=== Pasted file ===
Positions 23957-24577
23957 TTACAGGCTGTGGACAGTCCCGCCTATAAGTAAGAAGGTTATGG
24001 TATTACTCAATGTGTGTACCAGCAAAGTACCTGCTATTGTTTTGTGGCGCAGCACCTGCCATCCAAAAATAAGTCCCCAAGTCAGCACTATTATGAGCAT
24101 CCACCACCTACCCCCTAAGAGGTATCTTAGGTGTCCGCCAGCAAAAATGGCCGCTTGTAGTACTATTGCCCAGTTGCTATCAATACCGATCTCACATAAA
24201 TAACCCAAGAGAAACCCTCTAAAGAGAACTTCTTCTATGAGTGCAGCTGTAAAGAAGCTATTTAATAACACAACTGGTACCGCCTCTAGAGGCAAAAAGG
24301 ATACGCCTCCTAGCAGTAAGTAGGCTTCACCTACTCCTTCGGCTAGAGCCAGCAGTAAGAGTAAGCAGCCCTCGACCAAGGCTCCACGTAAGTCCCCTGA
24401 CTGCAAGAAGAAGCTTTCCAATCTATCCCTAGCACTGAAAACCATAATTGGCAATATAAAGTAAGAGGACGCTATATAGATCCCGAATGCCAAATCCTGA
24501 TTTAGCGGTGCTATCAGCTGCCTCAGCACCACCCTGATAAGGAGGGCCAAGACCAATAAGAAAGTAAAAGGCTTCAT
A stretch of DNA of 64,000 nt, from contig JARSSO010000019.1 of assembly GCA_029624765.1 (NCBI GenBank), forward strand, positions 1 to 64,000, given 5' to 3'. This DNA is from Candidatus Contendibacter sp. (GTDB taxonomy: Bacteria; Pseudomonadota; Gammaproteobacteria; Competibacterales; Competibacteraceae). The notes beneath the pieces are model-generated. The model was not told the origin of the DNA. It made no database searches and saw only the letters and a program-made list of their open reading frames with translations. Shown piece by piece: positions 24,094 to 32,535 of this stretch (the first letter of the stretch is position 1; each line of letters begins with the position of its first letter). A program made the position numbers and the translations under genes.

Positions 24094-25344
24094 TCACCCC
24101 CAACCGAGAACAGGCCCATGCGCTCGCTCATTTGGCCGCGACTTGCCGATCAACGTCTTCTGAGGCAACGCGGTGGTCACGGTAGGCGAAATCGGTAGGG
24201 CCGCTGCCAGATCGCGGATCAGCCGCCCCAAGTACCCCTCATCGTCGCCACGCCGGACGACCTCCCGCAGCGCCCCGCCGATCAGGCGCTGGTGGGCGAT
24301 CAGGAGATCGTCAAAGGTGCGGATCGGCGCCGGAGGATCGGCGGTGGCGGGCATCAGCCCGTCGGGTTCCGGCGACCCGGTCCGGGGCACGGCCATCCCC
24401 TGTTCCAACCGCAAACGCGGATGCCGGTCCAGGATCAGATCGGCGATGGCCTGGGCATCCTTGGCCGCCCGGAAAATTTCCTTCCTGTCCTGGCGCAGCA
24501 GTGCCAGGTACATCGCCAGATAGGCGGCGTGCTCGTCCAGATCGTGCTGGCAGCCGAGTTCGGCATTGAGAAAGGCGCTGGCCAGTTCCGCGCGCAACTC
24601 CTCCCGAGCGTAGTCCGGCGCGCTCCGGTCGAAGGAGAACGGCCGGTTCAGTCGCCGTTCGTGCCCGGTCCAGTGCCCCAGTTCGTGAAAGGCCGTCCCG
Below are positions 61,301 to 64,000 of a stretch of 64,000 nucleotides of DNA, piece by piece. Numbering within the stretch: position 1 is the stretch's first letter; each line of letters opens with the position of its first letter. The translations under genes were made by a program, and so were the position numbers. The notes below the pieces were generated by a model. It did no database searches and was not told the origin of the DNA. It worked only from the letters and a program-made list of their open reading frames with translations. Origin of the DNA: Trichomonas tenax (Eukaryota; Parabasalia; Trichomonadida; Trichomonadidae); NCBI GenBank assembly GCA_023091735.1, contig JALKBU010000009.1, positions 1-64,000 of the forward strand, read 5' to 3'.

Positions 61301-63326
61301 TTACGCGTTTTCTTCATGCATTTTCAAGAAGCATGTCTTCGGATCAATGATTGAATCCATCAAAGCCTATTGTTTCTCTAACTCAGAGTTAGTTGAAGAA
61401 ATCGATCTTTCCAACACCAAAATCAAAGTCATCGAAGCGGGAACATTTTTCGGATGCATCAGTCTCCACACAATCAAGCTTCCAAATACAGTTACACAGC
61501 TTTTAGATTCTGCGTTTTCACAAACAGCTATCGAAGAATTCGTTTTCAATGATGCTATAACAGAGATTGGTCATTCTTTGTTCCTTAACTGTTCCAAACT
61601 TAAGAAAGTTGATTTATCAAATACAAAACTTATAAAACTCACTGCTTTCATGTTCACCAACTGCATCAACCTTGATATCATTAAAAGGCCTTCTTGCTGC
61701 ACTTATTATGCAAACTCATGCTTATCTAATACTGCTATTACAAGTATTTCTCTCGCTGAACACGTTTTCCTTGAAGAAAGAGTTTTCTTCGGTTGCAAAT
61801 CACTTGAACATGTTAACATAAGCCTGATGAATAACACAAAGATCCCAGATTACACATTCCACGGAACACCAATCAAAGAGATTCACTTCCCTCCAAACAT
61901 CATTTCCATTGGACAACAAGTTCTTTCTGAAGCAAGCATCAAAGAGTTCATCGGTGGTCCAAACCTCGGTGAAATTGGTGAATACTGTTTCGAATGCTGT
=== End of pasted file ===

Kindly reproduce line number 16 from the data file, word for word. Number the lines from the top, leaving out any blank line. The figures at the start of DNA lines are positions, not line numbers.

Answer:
24501 GTGCCAGGTACATCGCCAGATAGGCGGCGTGCTCGTCCAGATCGTGCTGGCAGCCGAGTTCGGCATTGAGAAAGGCGCTGGCCAGTTCCGCGCGCAACTC